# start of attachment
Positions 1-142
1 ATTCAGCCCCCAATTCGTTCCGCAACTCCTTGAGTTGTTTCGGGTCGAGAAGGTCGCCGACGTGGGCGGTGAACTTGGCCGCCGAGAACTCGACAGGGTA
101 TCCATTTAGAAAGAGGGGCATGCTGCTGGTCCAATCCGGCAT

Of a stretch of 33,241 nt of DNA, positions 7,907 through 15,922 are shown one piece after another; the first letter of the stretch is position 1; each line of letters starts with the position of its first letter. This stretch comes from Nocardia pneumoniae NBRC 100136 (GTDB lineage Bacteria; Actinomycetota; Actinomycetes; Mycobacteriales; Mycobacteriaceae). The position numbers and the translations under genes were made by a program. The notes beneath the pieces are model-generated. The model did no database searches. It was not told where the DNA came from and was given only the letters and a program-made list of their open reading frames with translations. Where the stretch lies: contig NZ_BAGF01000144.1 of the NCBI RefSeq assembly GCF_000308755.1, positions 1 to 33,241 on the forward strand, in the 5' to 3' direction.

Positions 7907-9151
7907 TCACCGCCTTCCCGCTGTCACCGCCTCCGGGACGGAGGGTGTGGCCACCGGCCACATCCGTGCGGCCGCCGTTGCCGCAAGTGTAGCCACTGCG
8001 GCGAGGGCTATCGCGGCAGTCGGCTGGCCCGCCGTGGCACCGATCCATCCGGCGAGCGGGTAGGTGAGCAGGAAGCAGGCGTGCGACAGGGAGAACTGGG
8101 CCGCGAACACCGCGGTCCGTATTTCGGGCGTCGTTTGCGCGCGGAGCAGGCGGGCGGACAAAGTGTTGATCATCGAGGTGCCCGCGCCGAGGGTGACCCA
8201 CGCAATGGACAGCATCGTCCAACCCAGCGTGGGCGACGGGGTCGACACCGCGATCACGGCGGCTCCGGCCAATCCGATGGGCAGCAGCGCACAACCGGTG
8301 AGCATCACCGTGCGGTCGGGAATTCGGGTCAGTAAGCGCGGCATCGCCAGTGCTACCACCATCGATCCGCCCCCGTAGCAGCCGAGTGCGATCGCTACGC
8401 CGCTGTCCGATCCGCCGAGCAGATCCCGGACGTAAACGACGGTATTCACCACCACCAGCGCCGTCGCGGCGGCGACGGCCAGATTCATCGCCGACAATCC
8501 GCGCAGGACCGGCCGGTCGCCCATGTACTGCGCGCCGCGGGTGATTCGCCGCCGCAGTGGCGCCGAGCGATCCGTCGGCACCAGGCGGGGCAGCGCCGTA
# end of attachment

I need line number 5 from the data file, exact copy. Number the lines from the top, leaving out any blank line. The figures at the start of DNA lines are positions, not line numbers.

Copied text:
Positions 7907-9151